People from deprived backgrounds left out of community empowerment action, says Holyrood Committee
A Scottish Parliament Committee has criticised the implementation of the 2015 Community Empowerment (Scotland) Act saying that not enough has been done to empower people from deprived backgrounds to take action in their communities.
The report by the Local Government and Communities Committee reflected on the impact of two key areas of the act aimed at empowering communities: participation and asset transfer requests. They concluded there is clearly work to be done in raising awareness of both, particularly in disadvantaged areas.
The Committee say a lack of resources and support at grassroots level is hindering progress in empowering communities, with the Scottish Household Survey revealing only 18% of Scots feel they can influence decisions affecting their local area.
They say more must be done to identify how to overcome barriers to engagement and have called on the Scottish Government to work with public bodies and COSLA to help communities use their rights to challenge and influence decisions and services.
With only just over 60 participation requests made since 2017, the Committee says it doubts whether, as suggested by one local authority, that indicates high levels of satisfaction with local services and that local communities feel more empowered.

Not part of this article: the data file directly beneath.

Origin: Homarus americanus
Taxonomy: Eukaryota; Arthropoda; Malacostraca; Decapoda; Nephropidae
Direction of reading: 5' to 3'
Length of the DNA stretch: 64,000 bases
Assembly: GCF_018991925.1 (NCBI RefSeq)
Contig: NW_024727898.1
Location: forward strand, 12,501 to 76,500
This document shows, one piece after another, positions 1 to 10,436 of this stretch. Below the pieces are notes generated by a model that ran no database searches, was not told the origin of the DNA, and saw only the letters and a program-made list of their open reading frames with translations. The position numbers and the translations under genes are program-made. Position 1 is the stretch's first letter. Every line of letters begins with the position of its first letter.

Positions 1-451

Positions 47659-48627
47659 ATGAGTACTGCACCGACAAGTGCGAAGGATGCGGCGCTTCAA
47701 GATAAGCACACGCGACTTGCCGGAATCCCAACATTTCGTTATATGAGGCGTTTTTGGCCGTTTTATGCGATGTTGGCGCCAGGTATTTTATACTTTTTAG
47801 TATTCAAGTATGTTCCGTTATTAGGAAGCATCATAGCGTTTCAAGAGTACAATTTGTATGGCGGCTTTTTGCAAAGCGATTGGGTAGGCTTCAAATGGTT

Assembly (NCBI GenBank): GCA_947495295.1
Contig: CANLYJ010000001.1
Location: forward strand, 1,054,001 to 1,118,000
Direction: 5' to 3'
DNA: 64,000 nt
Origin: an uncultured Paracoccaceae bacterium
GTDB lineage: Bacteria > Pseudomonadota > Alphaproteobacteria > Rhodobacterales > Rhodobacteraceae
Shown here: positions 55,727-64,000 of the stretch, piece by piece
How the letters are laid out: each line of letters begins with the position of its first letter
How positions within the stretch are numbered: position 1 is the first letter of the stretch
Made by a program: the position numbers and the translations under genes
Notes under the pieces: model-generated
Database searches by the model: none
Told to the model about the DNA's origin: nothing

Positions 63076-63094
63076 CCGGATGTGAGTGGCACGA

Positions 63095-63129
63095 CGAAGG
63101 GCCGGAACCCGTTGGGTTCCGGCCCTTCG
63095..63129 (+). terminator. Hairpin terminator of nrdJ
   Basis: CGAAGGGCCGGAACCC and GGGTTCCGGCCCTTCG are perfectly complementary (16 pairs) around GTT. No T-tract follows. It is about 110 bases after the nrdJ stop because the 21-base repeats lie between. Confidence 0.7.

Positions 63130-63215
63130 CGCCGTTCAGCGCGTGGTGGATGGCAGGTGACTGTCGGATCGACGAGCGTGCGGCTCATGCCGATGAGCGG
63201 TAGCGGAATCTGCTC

They say that institutional views amongst councils that participation requests denote “failure” are holding back progress and need to change, and have recommended that the Scottish Government introduces an appeals mechanism to improve the process.
The Committee welcome the generally positive view stakeholders have of asset transfer requests. But they express concern with evidence that these requests can run into a wall, when the asset belongs to, or is operated by, an Arms-Length External Organisation (ALEO) The report asks for clarity from councils and ALEOs to agree who owns which assets, and to make this information accessible to help improve the process.
Speaking as the report was published, James Dornan MSP, local government and communities committee convener, said: “Our extensive engagement work has made it clear to us that community wellbeing is synonymous with community empowerment. Engaged and empowered communities are essential if people are to feel they have a real say in how their community operates.
“We’ve heard a number of really inspiring stories showing community empowerment driving positive change but it’s clear more must be done to ensure communities across Scotland, and particularly those from disadvantaged areas, can be a part of this.
“The Committee is concerned by evidence we have received of bodies coming across as indifferent or even hostile to the rights communities have to influence decisions.
“Knowledge is power and there is no doubt more must be done to raise awareness of participation requests and asset transfer requests which can give communities the tools to feel empowered.”
He added: “We appreciate that councils have faced unprecedented challenges this year as a result of the pandemic, but we are disappointed that local government did not play a bigger role in our inquiry.
“We are also very concerned by the low level of compliance from local authorities and public bodies with the formal reporting requirements outlined in the 2015 Act and this must be rectified so we can monitor the levels of community engagement.”